Maharashtra polls: Vague promises common to all manifestos of top political parties
The study considered major areas of public concerns, including education, infrastructure, crime and was aimed at evaluating the promises.
Vagueness when it comes to real issues concerning people, says a Mumbai-based not-for-profit organisation that has analysed the promises made by the parties to Maharashtra's voters. Specifics, such as funding plans and tangible targets, are often missing and tokenism is a common theme.
The study considered 10 major areas of public concerns, including education, public health, infrastructure and crime, and was aimed at evaluating the promises to see if they were specific and address issues concerning people. In comparison, Congress and BJP manifestos were found to be more specific on solutions, budgets and deadlines. For others, "priority" and "war footing" were often the terms to specify timelines.
The analysis by Mumbai Votes, an organisation that claims to be working to improve the quality of voting, shows that the Congress' promise to improve public health, education, agriculture and social welfare were more detailed and doable than assurances given by other parties. The BJP has been able to provide specific solutions to problems pertaining to agriculture and employment. The Shiv Sena, Nationalist Congress Party and Maharashtra Navnirman Sena aren't clear on any of the 10 areas considered in the study, the NGO said in a report.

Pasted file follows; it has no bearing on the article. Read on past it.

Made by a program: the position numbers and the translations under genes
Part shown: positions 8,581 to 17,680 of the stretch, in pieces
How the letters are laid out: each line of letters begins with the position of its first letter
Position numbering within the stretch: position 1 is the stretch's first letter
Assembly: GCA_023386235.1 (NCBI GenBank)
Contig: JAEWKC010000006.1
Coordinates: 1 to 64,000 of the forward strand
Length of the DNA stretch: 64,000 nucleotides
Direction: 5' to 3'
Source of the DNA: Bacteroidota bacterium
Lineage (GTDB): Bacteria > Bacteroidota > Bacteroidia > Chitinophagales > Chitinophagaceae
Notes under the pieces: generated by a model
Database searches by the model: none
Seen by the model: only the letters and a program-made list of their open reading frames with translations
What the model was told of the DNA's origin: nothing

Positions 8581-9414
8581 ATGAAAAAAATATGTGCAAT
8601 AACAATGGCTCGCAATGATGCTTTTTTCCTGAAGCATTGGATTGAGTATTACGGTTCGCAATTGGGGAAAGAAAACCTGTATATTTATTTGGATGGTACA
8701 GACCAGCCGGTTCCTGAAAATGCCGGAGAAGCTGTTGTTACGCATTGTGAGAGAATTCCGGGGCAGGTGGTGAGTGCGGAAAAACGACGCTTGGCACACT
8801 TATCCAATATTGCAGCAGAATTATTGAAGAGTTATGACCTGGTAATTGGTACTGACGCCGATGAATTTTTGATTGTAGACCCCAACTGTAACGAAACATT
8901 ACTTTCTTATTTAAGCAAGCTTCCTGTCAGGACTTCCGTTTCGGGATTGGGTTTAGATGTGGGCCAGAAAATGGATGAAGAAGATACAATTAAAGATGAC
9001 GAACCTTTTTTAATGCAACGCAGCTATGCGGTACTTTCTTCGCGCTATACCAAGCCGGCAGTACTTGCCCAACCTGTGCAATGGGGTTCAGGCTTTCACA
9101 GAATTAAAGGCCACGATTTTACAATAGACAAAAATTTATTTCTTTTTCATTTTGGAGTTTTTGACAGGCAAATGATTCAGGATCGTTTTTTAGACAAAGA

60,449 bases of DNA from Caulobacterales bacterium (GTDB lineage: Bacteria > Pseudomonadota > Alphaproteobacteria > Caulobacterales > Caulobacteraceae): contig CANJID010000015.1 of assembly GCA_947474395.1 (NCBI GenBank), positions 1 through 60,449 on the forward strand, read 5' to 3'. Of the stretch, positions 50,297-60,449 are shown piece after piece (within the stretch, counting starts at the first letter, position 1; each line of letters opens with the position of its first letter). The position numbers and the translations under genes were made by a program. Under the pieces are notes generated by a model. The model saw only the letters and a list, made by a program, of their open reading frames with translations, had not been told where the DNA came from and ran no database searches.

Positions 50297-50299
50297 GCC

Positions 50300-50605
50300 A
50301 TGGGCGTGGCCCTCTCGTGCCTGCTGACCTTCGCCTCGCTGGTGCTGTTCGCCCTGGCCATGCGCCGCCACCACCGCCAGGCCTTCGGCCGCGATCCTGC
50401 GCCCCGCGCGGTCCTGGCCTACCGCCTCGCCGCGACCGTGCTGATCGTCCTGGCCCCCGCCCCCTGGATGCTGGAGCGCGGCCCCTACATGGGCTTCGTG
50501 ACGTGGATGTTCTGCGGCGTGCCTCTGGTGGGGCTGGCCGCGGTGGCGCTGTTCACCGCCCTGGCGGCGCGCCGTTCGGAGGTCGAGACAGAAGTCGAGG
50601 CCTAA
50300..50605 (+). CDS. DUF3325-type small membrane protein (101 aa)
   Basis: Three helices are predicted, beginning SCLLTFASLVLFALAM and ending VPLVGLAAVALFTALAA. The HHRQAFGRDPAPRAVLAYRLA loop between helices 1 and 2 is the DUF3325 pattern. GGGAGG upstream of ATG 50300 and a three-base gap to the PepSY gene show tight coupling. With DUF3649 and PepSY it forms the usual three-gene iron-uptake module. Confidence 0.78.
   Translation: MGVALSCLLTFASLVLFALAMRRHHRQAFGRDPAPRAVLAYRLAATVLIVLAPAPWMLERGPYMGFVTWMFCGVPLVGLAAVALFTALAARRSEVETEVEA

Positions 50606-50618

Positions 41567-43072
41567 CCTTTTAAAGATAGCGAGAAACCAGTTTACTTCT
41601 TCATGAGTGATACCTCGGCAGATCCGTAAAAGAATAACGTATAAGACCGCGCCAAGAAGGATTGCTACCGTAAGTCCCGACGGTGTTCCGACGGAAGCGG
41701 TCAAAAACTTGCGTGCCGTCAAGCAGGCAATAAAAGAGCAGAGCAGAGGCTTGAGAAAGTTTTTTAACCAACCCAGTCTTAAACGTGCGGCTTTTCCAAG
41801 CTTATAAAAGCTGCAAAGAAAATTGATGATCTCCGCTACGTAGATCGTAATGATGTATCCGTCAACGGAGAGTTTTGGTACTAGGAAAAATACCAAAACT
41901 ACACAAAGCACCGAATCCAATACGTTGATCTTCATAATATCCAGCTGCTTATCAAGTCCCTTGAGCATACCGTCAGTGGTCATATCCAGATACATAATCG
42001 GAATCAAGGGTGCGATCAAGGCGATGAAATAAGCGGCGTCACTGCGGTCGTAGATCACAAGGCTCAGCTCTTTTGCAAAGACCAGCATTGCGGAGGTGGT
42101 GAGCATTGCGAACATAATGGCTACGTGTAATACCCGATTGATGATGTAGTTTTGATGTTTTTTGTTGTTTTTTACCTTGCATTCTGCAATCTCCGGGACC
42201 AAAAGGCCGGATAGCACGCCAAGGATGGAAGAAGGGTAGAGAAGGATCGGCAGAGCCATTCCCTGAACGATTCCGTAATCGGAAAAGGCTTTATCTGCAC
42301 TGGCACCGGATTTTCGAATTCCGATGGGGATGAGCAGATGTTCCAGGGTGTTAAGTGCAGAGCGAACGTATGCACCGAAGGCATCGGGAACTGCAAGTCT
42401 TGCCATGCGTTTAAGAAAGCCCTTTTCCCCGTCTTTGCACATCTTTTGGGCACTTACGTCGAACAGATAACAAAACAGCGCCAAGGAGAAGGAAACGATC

"Most manifestos make sweeping generalisations about the current state of affairs and rhetorical statements about their ‘vision' for change as opposed to specific roadmaps with timelines, budgets and at least skeletal implementation strategies," it said.
strategies," it said. On social welfare programmes, the MNS manifesto says: "Own house within the budget shall be the right of every citizen of the state from now onwards and slum rehabilitation programme shall be implemented with stronger will by the state government itself." NCP's solution to unemployment, given in its manifesto, is "making maximum use of youth power".
"Almost all the major party manifestos were released much later than the announcements of candidates, which clearly indicates that candidate's stature is clearly the focal point of parties as opposed to their specific plans for delivering good governance," said Vivek Gilani, founder of Mumbai Votes.
Areas like environmental protection and social justice seem to be last in the priority for the parties, with no one suggesting any major policy changes.